Those who are following the American situation in regard to Christianity, politics, the Trump administration, and the election of Joe Biden recognize the upheaval, controversy, the prophetic questions and disappointments and so much more. I have addressed some of this in the past and always noted that progress for righteousness in the society and through politics can only be lasting in a context of a revived and growing Body of Believers in a nation that is producing quality discipling communities that change the culture of the nation. Revival is the center of my hope whether or not we enter into a period of respite and restoration in the United States or whether the revival prepares us for the soon-coming great tribulation.
I have argued theologically, along with a stream of Bible interpreters, from Puritans, Lutheran Pietists, to the revivalists in the 17th to 20th centuries, that there will be massive world revival that will enable the completion of world evangelism on this side of the Millennium. That revival will be in Israel as well and a key to Israel’s salvation. Acts 2, in this view, was a great installment of Joel 2, but the ultimate fulfillment is just before the return of the Lord and includes the final signs described there. I have a good historical consensus and scholarly support for this view. However, there have been revivals in the interim.
In 1968, J. Edwin Orr, of Fuller Theological Seminary, the historian of revival spoke at Wheaton College. He presented the case that great progress for the Gospel was an outworking of outpourings of the Spirit. His writings give great detail on this. Richard Lovelace of Gordon Conwell Theological Seminary, in his Dynamics of Spiritual Renewal argued similarly.
In my own limited experience, I saw how an outpouring at Wheaton college in my wife’s junior year transformed the campus in 1969 and again in the 1990s. Beth Messiah, my congregation, touched and influenced by the revivals and renewals in Pensacola, Florida, and Toronto, Canada. We had many visiting leaders connected to the outpourings of those days. The effect was that a large contingent gave themselves radically to Gospel ministry. We sent dozens into full-time ministry. It was amazing.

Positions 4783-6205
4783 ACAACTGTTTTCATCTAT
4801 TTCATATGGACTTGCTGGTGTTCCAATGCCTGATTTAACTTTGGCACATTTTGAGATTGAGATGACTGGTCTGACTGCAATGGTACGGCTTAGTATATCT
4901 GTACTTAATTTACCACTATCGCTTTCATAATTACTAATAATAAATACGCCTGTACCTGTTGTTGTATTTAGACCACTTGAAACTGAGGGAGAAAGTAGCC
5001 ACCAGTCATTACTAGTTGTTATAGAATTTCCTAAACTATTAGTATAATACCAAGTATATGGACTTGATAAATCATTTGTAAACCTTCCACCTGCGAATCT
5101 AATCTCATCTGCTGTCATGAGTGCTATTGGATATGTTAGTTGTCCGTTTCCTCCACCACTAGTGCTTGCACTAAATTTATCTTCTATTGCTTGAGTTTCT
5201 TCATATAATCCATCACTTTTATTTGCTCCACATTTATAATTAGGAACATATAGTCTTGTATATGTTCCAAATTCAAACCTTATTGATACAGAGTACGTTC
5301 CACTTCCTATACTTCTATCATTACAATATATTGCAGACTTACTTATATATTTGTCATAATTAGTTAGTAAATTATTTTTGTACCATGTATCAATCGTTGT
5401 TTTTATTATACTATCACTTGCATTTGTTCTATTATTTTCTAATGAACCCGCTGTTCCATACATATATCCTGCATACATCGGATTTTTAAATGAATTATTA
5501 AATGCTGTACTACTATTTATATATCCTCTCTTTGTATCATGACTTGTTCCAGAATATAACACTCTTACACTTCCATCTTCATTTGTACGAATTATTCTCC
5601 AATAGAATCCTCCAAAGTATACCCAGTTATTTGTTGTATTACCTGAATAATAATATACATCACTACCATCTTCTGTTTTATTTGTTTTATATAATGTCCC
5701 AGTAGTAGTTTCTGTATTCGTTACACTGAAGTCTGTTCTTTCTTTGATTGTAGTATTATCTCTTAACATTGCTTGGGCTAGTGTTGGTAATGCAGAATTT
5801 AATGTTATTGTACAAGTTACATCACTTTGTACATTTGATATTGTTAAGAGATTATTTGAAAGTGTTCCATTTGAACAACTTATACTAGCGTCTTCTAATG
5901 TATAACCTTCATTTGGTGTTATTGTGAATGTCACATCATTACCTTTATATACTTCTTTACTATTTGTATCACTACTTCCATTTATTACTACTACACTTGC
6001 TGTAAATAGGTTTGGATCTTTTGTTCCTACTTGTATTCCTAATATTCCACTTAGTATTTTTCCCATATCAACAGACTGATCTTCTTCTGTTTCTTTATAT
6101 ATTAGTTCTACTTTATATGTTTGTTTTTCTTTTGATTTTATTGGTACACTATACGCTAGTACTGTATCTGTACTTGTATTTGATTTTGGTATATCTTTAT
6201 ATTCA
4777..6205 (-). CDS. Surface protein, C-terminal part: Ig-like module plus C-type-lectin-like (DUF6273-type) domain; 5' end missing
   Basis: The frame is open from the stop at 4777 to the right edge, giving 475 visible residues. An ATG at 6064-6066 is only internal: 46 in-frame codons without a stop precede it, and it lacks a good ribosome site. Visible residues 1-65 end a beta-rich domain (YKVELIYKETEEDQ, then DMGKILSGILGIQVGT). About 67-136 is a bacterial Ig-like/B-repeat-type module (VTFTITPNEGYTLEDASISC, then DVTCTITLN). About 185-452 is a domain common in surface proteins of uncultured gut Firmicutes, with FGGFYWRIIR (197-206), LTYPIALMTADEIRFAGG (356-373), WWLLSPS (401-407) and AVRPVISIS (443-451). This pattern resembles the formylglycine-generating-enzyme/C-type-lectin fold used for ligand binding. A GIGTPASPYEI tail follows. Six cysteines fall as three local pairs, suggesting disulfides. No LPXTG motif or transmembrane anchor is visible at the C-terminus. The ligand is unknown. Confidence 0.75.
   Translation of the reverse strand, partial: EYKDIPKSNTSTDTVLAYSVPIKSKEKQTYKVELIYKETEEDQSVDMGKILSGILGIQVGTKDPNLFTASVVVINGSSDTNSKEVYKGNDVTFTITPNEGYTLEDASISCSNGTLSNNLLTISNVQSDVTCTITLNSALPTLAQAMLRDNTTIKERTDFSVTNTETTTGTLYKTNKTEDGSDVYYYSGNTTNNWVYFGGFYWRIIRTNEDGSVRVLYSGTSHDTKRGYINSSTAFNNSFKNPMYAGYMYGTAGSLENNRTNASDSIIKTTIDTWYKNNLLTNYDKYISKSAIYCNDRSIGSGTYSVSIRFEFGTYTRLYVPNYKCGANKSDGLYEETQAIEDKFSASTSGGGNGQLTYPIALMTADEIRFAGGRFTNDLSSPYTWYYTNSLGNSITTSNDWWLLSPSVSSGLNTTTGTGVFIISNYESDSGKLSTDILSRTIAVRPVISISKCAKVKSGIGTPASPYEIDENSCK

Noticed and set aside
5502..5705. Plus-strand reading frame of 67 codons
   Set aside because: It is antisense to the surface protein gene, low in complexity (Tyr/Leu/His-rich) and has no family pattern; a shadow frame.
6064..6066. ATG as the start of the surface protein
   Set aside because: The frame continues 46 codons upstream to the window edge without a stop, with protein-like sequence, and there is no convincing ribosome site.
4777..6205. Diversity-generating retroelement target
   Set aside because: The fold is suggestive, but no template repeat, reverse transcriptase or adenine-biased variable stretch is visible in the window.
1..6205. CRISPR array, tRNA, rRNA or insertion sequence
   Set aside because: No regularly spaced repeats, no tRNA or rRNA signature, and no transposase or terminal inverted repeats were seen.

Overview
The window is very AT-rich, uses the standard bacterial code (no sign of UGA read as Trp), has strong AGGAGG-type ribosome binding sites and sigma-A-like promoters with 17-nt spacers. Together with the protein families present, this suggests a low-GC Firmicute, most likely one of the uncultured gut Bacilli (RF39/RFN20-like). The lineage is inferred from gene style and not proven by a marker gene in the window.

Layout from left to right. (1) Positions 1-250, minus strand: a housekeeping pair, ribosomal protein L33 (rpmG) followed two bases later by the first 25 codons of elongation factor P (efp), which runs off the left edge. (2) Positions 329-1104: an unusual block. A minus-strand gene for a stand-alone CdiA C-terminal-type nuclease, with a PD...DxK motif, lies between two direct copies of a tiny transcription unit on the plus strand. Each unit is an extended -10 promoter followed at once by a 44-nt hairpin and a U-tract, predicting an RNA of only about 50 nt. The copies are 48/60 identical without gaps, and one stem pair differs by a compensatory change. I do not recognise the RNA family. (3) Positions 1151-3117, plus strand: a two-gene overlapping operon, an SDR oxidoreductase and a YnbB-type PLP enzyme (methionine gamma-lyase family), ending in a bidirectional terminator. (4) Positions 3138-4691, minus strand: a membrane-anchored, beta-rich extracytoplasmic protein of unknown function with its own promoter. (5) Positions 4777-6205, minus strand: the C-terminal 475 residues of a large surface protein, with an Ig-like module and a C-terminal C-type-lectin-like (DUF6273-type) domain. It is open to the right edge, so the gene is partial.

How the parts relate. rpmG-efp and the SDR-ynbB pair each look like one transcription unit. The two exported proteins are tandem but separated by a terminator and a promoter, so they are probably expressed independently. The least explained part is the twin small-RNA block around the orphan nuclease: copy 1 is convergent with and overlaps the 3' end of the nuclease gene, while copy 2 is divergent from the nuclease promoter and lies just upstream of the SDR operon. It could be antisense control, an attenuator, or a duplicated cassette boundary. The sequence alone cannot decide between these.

But again, is there anything we can do to foster revival, an outpouring even if it is not the final and great one for which we pray and hope? Charles Finney, the great evangelist of the mid 19th century, argued in his Lectures on Revival, that if the conditions are met, there will be revival. Lovelace, a more Calvinist historian, did argue that concerts of prayer were keys to revival but the sovereignty of God was much more in view, and people cannot make a revival happen. O. K., but can we make it more likely.
Here are my gleanings from my studies on revival and from my experiences.
- Revival is much more likely when a people are prepared to long for revival. How does this happen? By preaching that centers on revival, first the biblical texts and then the stories of revivals and what happened and can happen again. Fostering this longing in a growing group of prayer partners and in congregations often precedes the revival.
- Revival preachers are keys to revival. They are able to call people to repentance and dedication. This does happen as a product of revival, but there is also a pre-revival preparation. I think that having revival and ministers that moved in the power of the Spirit was a key to what was produced in the 1990s in our midst. We encouraged people to visit where such outpourings were taking place and also sought to bring it to our community. We would not make our desire for Jewish indigeneity and identity be a barrier to this. We also embraced manifestations that some would question as really normal historically. We did not shut down what made us uncomfortable. We prepared out people for this. (See psychiatrist John White, When the Spirit Falls in Power.
- Then, we have to know and prepare for revival so the fruits of revival will not be lost. I think many think they would like to see a revival but are not aware that the revival will upend their lives if they submit to what God wants to do during such times. Evenings will be taken up in power evangelism with signs and wonders and gatherings in meetings together. Some people will be so touched by the Lord that they will spend hours in his presence, sometimes on the floor and not able to move. Signs and wonders will be part of the meetings. We see this in the ministries of Jonathan Edwards, Ludwig Von Zinzendorf and the Moravians, the John Wesley and the Methodist revivals, Peter Cartwright, Evan Roberts and the Welsh revival, Azuza Street and the Pentecostal revival and movement, the Latter Rain movement from Canada, and so on. Randy Clark in his book, There is More, gives a good summary. The parallels in all these revivals are quite amazing.
- I think God is more likely to send such a revival when there is preparation for stewarding it. This includes the fact that we will have to teach large groups of new believers. Teaching them the Bible and how to walk as believers can take place in larger meetings, but will also be in small groups like the Methodist Bands. This was the Acts 2:42 model. Maybe God does not send the revival because He knows that people will not pay the price that receiving the Glory will entail.
Yes, the greatest revivals did produce social transformation. More than that, however, they ended making great gains for the spread of the Gospel and the multiplication of congregations.